Before purchasing a pet, there are many important decisions to make and factors to consider. Are you committed to caring for your pet? The average lifespan of a small dog is 11 years and for a cat it is 12 years. That's a big commitment to make and one that needs to be considered before you introduce a new pet to your home.
Other important factors include:
See Council's New Cat or Dog Checklist for more information and to get an idea of the typical financial commitment involved with a new pet.
Whether you are choosing a cat, dog, fish or bird, it's important to purchase a breed that suits your lifestyle. For example, if you're not very active and you want to purchase a dog, you should choose a breed that does not require a large amount of exercise. If you are choosing a bird and you live on a small block close to neighbours, you might not wish to buy a large loud bird like a cockatoo.
Avoid choosing a breed that is fashionable as this can lead to unhappy outcomes for both you and the pet. Remember, cute puppies can turn into 50kg dogs that require a lot of space, food and attention.
Call the Petcare Information and Advisory Service on 1800 331 783 for assistance with choosing the dog or cat that's right for you. The Petcare Information & Advisory Service will send you a survey that matches you with the dog or cat that meets your needs. For other pets, consult your local veterinarian, pet shop or the RSPCA to discuss a breed suitable for you. Once you've chosen a breed, you need to consider where you will purchase your pet.
You can purchase your pet from many places such as registered breeders: the Animal Welfare League, the RSPCA, animal shelters, pet shops or private residences. The type of pet you want and its role in your life will determine where you purchase. No matter where you purchase your pet, you should ask for certification by a veterinarian that the pet has had all the relevant vaccinations and worm treatments and has had a health check prior to purchase. This will give you the best start possible with your new pet. Under the Queensland Government's Animal Management (Cats and Dogs) Act 2008, all cats and dogs must be microchipped prior to release for sale or giveaway.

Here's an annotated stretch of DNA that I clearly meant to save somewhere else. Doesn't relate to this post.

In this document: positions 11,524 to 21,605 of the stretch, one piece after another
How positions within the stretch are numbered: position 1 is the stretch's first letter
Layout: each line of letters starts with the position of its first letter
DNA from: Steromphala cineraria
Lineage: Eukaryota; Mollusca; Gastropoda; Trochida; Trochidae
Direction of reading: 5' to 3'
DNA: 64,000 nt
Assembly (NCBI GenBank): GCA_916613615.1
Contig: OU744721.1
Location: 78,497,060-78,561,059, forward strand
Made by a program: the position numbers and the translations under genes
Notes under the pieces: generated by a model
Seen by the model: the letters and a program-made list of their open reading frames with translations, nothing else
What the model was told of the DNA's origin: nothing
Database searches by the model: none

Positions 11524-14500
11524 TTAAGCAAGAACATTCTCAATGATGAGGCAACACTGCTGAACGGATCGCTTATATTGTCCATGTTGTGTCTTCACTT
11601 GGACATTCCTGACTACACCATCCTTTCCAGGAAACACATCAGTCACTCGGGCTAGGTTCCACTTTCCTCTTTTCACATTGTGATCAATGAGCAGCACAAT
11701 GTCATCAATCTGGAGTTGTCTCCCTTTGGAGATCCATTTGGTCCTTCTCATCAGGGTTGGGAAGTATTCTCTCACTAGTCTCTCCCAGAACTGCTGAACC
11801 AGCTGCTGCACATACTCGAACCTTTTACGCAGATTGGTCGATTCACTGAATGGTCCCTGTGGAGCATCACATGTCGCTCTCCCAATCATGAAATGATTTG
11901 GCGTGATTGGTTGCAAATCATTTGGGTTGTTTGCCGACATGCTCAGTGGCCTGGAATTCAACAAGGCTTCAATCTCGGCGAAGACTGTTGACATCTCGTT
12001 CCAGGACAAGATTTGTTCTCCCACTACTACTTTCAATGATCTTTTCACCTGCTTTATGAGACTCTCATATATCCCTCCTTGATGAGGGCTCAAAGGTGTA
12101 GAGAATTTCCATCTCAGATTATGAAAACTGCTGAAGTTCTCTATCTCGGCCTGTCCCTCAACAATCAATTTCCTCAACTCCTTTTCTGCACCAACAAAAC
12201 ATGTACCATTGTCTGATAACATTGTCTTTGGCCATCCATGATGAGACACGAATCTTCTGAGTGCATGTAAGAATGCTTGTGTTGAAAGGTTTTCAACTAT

Animal Welfare League
ph: (07) 3202 4688 (general)
ph: (07) 3812 7533 (clinic)
ph: (07) 3426 9999 (general)
ph: 1300 852 188
If you're thinking of purchasing a dog, you should consider the breeds which are restricted in Queensland following legislation passed by State Parliament in 2001. The following dogs are currently listed as restricted breeds in Queensland:
Note: This also includes crossbreeds or offspring of these breeds.
Regulated dog breeds are also managed by the State Government.
No new registrations for restricted dogs are accepted by Council. Existing restricted dogs registered by Council are subject to an annual renewal process. A registration fee in addition to the permit fee is required to renew the registration for a restricted breed. A restricted dog permit is specific to the individual dog, and is not able to be transferred to another dog. The permit for the restricted dog ceases upon death of the restricted dog.
Should you wish to make a request to report a suspected restricted dog in Ipswich, contact Council on (07) 3810 6666 with details including suspected breed, address and location of the dog.
Pet owners have a responsibility to ensure the health and well-being of the animal and the greater community is kept paramount at all times. This responsibility extends across basic animal rights such as access to food and water, shelter, health, welfare and ethical treatment, to compliance with Council's Local Laws and Permits which are designed to manage animal ownership in Ipswich.
To be a responsible pet owner, other important factors you need to consider include: